Much of Beirut is unified in grief and horror following
the massive car bomb that killed former Prime Minister
Rafiq Hariri ‚ in a political assassination the people
have dubbed "the earthquake." Reporter Kate Seelye speaks
to students camped out in Martyrs' Square and to political
allies of Hariri, all of whom blame Syria for Hariri's
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Seelye travels into the Bekaa Valley to watch the Syrian troops withdrawing and then to the Syrian capital, Damascus, to assess the mood there. She finds the capital strangely calm and unaware of the turmoil next door in Lebanon. Images of the ruling al-Assad family appear all over the capital, as do posters claiming, "Bashar, we are all with you."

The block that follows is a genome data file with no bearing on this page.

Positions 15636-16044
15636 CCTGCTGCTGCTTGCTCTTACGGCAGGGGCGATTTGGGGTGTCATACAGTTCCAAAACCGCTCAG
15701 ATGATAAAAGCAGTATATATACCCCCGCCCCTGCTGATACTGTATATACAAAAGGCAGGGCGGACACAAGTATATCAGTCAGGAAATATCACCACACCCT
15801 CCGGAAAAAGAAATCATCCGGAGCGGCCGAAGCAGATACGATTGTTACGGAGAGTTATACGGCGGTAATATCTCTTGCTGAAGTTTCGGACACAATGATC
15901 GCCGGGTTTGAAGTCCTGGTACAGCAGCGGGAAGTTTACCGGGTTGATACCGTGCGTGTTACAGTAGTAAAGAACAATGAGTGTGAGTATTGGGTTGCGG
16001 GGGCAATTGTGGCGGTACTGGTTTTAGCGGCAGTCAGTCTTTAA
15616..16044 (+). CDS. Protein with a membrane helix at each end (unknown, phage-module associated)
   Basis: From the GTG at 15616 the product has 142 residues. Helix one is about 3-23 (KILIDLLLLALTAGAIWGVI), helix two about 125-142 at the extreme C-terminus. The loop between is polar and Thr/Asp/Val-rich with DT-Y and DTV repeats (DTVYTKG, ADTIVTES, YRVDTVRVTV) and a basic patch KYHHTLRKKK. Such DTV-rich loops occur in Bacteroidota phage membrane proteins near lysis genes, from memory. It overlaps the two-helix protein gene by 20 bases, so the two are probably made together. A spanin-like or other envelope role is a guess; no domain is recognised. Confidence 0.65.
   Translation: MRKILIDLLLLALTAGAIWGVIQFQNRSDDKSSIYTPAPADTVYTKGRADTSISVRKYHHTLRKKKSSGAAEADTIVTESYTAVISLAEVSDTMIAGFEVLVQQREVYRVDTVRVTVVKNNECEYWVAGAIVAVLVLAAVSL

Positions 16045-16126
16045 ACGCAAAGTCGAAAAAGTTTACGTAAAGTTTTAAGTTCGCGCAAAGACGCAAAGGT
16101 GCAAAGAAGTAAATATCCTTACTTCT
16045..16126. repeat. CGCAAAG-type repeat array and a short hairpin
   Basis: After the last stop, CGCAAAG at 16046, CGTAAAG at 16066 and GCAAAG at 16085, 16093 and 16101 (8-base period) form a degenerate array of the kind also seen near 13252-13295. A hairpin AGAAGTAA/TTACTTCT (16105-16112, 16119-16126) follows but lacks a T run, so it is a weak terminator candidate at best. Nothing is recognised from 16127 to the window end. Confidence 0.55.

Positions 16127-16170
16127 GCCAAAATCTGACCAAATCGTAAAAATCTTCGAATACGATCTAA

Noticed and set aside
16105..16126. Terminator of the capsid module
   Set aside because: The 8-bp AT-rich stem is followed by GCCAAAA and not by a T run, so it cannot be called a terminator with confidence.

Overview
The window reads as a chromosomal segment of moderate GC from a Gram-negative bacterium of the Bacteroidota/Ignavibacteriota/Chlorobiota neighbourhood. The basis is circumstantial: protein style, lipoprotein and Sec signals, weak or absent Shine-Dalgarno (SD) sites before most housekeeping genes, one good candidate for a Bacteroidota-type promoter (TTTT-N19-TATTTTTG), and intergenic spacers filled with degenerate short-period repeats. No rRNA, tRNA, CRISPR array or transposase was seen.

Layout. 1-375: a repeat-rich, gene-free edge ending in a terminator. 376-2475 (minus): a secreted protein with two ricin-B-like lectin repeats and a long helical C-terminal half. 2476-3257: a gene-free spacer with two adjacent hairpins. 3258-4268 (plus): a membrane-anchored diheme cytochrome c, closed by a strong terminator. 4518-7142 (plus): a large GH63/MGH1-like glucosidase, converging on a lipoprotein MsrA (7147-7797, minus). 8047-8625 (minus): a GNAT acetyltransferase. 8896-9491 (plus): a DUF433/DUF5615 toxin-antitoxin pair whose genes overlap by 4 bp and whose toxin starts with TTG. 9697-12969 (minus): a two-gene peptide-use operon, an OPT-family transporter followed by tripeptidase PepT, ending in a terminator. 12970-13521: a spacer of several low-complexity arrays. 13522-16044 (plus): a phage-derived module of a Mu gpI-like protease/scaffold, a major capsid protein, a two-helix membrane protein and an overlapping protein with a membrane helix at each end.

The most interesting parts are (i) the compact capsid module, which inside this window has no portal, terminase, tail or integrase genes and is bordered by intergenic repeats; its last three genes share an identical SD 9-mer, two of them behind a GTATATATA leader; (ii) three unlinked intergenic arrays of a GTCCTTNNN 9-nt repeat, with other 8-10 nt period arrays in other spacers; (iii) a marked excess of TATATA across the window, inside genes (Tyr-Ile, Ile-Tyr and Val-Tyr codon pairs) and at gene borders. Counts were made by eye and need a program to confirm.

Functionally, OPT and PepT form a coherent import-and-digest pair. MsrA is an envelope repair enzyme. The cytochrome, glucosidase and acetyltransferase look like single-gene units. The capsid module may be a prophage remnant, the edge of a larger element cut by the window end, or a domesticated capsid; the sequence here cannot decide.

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In Damascus, Seelye visits an old family friend and former
government advisor who tells her that the Syrian regime
has been shaken by recent events and is afraid of reprisals
from the United States. Seelye also visits with Druze
leader Walid Jumblatt and asks the bellwether of Lebanese
politics about the most sensitive issue of reform: the
disarming of the Islamic militant group Hezbollah.